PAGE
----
21:00 - ExComm meets again and informs President Kennedy that its majority supports a naval blockade of Cuba. Kennedy subsequently requests the preparation of a brief to establish the legal basis of such a blockade. ExComm is also presented with the first in a daily series of "joint evaluations" from the CIA and is told that "one must assume that nuclear warheads could now be available in Cuba" and that MRBMs in Cuba could probably be launched in 18 hours. Over the course of the meeting, ExComm's original consensus to a naval blockade breaks down. Instead, the group splits and begins developing plans for both the blockade and for a military airstrike to present to the president.

On Oct. 19, Kennedy meets with the military brass to consider all his options.

08:00 - Gromyko sends a telegram to the Soviet government stating that he believes the American administration is shocked and "amazed" by the Soviet Union's courage and is "not preparing an intervention in Cuba."

09:00 - During reconnaissance flights, U.S. U-2 spy planes discover a second cluster of missile sites in central Cuba. These include facilities for IRBMs with ranges of 2,800 miles. The CIA has now identified three different medium range missile sites on the island with eight missile launchers each.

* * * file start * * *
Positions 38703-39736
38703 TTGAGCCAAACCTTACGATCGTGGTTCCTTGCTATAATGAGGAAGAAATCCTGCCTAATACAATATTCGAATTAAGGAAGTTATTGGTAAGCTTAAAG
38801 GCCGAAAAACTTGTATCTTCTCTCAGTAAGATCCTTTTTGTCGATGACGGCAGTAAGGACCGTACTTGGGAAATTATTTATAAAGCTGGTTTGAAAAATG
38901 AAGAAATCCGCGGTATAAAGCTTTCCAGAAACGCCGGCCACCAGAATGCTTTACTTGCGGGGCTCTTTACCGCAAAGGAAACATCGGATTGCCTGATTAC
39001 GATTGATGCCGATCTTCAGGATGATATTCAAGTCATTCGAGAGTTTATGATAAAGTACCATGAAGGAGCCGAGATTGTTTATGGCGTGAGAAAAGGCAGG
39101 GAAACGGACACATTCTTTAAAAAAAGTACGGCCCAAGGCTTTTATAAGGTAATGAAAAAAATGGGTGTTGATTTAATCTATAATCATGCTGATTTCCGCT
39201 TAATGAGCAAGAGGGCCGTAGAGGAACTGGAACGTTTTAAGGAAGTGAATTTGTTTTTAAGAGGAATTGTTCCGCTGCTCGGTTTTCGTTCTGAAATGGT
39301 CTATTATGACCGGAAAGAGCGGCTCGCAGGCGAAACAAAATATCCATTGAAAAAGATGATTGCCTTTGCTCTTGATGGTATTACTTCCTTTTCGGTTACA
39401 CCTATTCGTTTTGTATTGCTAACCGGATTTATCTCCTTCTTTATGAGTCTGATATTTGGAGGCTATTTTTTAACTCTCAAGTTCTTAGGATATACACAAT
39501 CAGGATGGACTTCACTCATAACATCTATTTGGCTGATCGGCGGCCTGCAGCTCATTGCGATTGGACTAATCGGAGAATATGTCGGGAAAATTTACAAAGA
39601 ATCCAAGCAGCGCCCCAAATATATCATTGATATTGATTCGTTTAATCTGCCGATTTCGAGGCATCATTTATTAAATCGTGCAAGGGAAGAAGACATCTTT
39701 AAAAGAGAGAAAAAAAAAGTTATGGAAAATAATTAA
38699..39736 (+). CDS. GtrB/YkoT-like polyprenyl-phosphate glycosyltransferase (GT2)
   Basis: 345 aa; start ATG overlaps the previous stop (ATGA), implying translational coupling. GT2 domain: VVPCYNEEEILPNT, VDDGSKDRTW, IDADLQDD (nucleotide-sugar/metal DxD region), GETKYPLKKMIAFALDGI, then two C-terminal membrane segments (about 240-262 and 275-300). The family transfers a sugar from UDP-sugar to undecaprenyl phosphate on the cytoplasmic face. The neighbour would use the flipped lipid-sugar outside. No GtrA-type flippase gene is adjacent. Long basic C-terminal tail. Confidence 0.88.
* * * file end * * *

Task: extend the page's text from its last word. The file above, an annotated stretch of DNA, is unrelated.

09:45 - President Kennedy meets with the Joint Chiefs of Staff. The Army, Air Force, and Navy chiefs favor an invasion of Cuba, although Army chief Maxwell Taylor only wants to prepare at this stage. However, Kennedy is hesitant to take firm military action, predicting that a U.S. attack on Cuba would cause the Soviet Union to retaliate with an attack on Berlin. This would leave the United States with the only alternative "to fire nuclear weapons," which Kennedy called a "hell of an alternative." Air Force Chief LeMay disagrees with the president, stating that a lack of firm action by the United States would "lead straight into war," and compares it with the appeasement of the Nazis in Munich. LeMay instead believes that U.S. nuclear superiority over the Soviet Union will put Khrushchev "in a trap," and that they should go ahead and "take off his testicles." Kennedy strongly disagrees with the concept of attempting to "win a nuclear war" and said that it was meaningless when "you're talking about the destruction of a country." After the president leaves the meeting, the Head of the Marine Corps, Gen. David Shoup, states that Kennedy's caution will leave them all "screwed" and that they should settle matters with "that little pipsqueak of a place" for good. Later, and in private, Kennedy tells his personal assistant that his generals have "one great advantage in their favor...if we listen to them and do what they want us to do, none of us will be alive later to tell them that they were wrong."

11:30 - The CIA locates the Soviet ship Aleksandrovsk near Cuba. However, they record it as a "dry cargo" ship of little importance -- however, Soviet nuclear weapons were actually on board at the time.

14:00 - ExComm meets again, with the members increasingly supportive of the idea of a blockade on Cuba, as many feel that the destructive "price" of an airstrike is too high.